Monday, 18 November 2013

The Keating Interviews Episode 1: The Passion for Power.

I'll state my bias from the outset. I have long regarded Paul Keating as my favourite Australian Prime Minister. When I took a trip to Parliament House in 2010, the very first thing I bought was a Paul Keating Prime Ministerial Mug. Keating's vision is the reason I love politics, even though my political love affair began on the night of his defeat. His commitment to the Republic, to the Arts and to the less fortunate resonates with me. I also adore the fact that he shows contempt and bile to those who he dislikes, and doesn't really give a shit what anyone else thinks about it. So when it was announced that Australia's best political interviewer, Kerry O'Brien, was taking part in a four hour interview series with Keating I was understandably in raptures.

The first episode at least lives up to my extremely high expectations of wanting to find out what motivates Keating. He has always had a different kind of personality as opposed to other prominent Australian politicians. Less inclined to enjoy sports or farming, Keating is known instead for his passions for the fine arts and classical music. This week's episode went a long way in telling the viewer why Keating adores these pursuits. For him, like politics, it can be simply refined in one word: passion. His description of his love of certain classical music pieces are akin to his famous diatribes in parliament. They are filled with the aggressive knowledge of superiority. In his mind Keating is right to love these interests, and those who do not are missing out on something fundamental.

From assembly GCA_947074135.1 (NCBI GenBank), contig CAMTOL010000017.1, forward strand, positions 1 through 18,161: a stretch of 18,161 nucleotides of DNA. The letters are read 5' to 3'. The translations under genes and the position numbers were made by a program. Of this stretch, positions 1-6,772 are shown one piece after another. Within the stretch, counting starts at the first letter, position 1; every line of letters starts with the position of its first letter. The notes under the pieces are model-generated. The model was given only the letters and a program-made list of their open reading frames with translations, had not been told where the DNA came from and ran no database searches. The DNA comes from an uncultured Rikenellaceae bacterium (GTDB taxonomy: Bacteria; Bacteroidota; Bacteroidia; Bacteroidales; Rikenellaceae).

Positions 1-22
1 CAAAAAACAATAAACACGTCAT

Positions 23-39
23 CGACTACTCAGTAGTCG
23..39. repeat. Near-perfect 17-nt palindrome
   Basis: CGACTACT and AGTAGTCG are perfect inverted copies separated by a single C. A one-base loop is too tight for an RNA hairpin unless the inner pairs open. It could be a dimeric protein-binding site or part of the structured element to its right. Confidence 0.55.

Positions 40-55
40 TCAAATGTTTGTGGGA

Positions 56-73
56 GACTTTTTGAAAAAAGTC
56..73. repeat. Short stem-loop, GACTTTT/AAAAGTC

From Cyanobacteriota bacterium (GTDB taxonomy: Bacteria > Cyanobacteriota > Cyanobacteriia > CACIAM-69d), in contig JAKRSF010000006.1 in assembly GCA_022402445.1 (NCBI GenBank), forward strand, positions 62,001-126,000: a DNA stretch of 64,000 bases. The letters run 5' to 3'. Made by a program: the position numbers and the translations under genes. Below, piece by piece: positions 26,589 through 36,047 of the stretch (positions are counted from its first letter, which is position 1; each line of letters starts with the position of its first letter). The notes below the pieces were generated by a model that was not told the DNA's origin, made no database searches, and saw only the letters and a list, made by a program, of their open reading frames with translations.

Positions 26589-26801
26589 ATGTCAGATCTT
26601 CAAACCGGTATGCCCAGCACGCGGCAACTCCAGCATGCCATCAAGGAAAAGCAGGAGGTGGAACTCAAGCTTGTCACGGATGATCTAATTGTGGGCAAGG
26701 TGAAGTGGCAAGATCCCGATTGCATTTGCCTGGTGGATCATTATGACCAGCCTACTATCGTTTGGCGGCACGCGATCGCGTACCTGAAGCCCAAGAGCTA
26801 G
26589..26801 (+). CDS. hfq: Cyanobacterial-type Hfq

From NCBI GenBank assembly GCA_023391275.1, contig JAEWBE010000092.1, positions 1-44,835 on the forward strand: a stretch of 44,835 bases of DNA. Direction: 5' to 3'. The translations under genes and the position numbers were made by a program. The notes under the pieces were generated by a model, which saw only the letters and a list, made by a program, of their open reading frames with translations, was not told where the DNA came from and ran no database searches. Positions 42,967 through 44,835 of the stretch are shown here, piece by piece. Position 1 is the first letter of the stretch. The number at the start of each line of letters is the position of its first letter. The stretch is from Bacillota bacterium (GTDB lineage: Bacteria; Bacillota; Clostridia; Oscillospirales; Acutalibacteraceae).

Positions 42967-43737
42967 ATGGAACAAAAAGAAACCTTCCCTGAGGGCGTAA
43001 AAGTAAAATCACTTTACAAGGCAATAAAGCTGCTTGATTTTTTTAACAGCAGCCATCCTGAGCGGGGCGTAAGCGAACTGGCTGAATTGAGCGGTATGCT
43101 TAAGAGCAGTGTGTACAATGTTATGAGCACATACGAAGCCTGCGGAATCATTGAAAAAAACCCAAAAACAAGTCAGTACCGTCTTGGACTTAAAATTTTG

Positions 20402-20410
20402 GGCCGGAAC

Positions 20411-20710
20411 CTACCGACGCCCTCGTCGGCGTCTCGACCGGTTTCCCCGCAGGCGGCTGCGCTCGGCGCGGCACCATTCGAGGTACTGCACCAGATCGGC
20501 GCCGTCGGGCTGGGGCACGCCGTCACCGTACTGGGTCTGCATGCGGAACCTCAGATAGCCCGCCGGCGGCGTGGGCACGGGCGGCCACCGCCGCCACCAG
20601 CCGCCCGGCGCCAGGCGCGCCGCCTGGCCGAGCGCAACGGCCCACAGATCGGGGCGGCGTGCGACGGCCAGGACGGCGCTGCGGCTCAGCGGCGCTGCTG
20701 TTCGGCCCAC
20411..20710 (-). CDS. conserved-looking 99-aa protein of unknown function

If there is one characteristic that defines his career it is this certainty, and the first episode tracks this wonderfully. Keating left school to enter the workforce at fourteen, immediately joining the ALP. When Keating describes his brief tenure at the Sydney County Council Transformer Handling Bay, he believes that this was his schooling in the ways of the working class, perhaps arrogantly so. Also during this time he actively sought out the infamous former New South Wales Premier, Jack Lang. Keating sat at his feet and quickly learned intricate the ways of the ALP.
"People will tell you that you have plenty of time, but the truth is you haven't got a second to waste."
The above quote came from Lang talking to the young Keating. This describes Keating's quest for power more than anything else. The highlight of the episode charts Keating's initial campaign for ALP preselection in 1969. At the age of just 25, he visited over 30 plus branch meetings per month in the electorate of Banks in New South Wales in order to obtain victory. At the last minute there was an electoral redistribution and Keating ended up running for the seat of Blaxland, having lost his base of his support, he had to begin the process of attending 30 more branch meetings a month, just squeaking through to victory against his factional rivals.

Having arrived in parliament during the middle of Whitlam's term as Labor Leader. Keating in his own words '…played the game, got to know people, got to judge them, see what they really thought and try to put coalitions of people together inside the place.' In other words he began the process of rising up through the ranks of the ALP like a modern political operative ahead of his time. By the dying days of the Whitlam Government in 1975, Keating obtained a portfolio at the age of just 31.

Keating's passion had become the process of obtaining and deploying of power within the ALP. The next challenge would be how to use those skills to his advantage. 
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Other great Keating Quotes in this episode

"Having enemies worries some people. For me it's a badge of honour.”

“The great things are always worth doing; they’re hard because they’re valuable."

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